The Wrights thought of their three earlier experimental gliders simply as research tools, and discarded them at Kitty Hawk when they were finished flying them. The brothers did save the breakthrough 1903 Flyer, but their rather indifferent initial treatment of the world's first airplane suggests that they did not consider it a national treasure until quite some years later.
The Wright brothers' Dayton bicycle shop in which they built their aircraft.
Stored Behind the Bike Shop
The Wrights packed the damaged Flyer in its shipping crates at Kitty Hawk and stored it in a shed behind their Dayton bicycle shop. It remained largely untouched for 13 years. The engine crankshaft and flywheel were loaned to an aeronautical display in New York in 1906, but were never returned and disappeared. Other than that, the Wright Flyer remained unseen until 1916.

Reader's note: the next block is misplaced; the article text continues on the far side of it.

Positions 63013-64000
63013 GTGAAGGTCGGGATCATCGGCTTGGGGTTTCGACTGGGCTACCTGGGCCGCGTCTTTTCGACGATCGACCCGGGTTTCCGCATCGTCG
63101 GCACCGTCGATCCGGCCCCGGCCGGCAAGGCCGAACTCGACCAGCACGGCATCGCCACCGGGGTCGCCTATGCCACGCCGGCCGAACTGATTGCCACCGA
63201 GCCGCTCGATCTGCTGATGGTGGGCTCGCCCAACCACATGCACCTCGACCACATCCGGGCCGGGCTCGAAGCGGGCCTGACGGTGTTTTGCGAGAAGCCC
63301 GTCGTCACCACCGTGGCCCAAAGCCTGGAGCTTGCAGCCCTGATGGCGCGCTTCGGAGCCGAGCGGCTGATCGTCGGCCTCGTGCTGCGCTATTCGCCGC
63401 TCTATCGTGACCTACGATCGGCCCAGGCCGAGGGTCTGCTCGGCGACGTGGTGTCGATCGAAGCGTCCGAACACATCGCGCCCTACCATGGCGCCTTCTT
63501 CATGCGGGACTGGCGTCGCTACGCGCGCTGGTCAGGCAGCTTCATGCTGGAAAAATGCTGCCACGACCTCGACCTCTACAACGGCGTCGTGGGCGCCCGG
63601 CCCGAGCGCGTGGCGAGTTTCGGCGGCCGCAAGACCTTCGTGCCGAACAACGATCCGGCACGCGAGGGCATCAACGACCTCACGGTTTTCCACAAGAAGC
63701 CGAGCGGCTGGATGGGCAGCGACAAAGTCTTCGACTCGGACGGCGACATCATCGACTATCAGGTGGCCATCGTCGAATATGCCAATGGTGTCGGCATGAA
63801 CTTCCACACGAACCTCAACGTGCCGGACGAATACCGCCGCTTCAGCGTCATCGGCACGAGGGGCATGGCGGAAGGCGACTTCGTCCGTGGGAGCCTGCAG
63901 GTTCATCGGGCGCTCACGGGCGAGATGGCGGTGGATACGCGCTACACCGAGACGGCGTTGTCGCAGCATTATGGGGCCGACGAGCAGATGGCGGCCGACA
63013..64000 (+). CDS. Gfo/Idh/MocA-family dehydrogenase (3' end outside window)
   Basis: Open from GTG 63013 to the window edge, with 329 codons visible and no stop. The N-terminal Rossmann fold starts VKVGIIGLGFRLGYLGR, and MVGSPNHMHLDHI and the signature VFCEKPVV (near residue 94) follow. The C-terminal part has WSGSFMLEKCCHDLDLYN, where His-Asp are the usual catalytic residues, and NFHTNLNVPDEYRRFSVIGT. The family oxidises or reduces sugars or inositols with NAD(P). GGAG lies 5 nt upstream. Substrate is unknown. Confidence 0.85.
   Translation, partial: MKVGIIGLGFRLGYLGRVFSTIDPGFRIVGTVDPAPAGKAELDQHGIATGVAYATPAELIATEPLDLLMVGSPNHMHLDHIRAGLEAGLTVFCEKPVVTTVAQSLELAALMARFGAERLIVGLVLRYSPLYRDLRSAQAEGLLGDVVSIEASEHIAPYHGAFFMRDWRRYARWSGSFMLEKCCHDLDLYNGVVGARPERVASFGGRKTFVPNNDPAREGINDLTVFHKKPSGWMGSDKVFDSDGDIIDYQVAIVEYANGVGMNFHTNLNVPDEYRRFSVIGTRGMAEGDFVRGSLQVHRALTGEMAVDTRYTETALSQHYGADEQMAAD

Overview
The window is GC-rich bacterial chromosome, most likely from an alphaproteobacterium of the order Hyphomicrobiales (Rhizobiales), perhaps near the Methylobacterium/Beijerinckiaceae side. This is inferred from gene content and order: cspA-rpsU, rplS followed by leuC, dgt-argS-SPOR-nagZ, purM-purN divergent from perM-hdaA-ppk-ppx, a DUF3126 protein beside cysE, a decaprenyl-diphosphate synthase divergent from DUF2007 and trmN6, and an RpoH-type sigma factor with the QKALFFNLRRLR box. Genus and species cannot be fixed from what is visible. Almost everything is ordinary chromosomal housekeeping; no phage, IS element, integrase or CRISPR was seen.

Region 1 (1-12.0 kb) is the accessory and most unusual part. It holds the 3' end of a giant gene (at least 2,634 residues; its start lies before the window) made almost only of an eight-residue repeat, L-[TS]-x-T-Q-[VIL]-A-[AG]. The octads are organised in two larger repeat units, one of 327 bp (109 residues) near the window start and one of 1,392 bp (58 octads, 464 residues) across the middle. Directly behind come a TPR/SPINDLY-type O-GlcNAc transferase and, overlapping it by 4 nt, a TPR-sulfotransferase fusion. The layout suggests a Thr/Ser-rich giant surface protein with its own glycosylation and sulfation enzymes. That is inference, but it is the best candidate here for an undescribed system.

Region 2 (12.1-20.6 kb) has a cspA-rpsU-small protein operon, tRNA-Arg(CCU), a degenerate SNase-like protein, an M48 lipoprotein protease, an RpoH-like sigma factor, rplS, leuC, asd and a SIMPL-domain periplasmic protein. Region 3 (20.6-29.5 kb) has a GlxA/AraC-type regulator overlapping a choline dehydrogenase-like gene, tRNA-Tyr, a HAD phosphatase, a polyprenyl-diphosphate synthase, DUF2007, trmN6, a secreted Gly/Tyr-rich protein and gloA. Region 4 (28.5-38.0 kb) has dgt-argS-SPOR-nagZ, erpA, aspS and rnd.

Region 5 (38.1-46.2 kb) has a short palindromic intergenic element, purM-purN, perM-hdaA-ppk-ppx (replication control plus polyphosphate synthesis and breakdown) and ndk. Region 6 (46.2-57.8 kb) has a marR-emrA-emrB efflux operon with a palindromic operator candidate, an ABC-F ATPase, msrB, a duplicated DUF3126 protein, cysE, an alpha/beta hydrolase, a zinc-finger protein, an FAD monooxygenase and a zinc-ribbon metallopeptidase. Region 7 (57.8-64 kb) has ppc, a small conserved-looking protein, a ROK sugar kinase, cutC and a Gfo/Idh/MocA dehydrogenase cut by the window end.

The Wright Flyer's original crankshaft and flywheel on display at an exhibition in New York, 1906.
The Great Flood
In 1913, Dayton, Ohio, was inundated when the Miami River overflowed its banks. The Flyer sat in its crates under nearly a dozen feet of water and mud for several weeks. The shed was eventually torn down and the Flyer moved, still in the same water-damaged crates, to a barn at nearby 15 North Broadway in Dayton. In 1916, Orville replaced the barn with a more substantial brick building, a laboratory for his personal use, in which the airplane was stored.